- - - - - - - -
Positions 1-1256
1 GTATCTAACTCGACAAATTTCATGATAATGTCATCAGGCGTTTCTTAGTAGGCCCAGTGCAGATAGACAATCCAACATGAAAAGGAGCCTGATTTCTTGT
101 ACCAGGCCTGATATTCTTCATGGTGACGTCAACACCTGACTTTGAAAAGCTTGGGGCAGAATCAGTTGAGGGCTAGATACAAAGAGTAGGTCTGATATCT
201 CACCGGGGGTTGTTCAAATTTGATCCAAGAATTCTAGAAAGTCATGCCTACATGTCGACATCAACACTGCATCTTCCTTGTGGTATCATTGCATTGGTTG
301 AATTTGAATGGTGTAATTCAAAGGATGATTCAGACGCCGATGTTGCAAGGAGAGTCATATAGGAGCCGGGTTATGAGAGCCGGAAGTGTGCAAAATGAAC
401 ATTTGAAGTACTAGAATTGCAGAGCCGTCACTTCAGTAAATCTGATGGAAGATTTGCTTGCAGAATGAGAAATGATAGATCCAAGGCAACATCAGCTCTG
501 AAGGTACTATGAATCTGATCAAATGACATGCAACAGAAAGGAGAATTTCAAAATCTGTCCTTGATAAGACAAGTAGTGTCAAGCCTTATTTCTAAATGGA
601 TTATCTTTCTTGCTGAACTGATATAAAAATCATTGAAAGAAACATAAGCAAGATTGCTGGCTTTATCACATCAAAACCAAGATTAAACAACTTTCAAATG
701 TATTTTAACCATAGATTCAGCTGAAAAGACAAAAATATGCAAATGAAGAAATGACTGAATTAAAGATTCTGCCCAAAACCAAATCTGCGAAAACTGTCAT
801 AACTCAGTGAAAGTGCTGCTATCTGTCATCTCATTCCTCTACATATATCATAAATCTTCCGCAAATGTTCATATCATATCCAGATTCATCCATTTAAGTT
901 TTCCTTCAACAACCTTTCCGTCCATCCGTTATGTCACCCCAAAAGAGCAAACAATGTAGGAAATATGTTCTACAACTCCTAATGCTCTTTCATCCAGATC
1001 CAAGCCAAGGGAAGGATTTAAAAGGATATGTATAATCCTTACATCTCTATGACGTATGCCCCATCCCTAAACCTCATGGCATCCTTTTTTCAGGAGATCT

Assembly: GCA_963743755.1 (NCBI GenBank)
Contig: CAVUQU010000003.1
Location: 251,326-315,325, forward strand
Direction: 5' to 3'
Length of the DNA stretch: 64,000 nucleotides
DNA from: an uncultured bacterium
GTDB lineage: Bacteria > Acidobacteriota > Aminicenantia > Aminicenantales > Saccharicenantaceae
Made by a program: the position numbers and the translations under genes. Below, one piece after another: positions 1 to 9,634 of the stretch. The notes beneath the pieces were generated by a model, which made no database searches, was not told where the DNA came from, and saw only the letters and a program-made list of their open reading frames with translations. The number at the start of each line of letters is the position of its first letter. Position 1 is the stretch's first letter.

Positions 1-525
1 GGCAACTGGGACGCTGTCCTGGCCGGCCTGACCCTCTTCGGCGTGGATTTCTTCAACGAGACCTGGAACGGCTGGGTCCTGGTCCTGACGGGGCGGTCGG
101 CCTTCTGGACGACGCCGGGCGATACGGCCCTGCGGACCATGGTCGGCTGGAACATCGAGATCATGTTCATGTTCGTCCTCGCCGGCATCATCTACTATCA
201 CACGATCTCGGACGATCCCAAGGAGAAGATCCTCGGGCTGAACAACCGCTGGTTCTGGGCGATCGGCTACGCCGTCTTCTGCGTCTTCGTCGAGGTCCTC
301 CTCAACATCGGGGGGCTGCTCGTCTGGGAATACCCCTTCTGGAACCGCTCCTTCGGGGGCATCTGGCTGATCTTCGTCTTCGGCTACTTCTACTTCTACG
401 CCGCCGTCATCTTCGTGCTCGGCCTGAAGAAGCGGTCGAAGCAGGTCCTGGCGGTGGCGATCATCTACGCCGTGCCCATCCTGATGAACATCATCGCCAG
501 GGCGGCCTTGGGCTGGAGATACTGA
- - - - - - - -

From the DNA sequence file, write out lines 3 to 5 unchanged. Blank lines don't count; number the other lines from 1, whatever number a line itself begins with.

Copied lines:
101 ACCAGGCCTGATATTCTTCATGGTGACGTCAACACCTGACTTTGAAAAGCTTGGGGCAGAATCAGTTGAGGGCTAGATACAAAGAGTAGGTCTGATATCT
201 CACCGGGGGTTGTTCAAATTTGATCCAAGAATTCTAGAAAGTCATGCCTACATGTCGACATCAACACTGCATCTTCCTTGTGGTATCATTGCATTGGTTG
301 AATTTGAATGGTGTAATTCAAAGGATGATTCAGACGCCGATGTTGCAAGGAGAGTCATATAGGAGCCGGGTTATGAGAGCCGGAAGTGTGCAAAATGAAC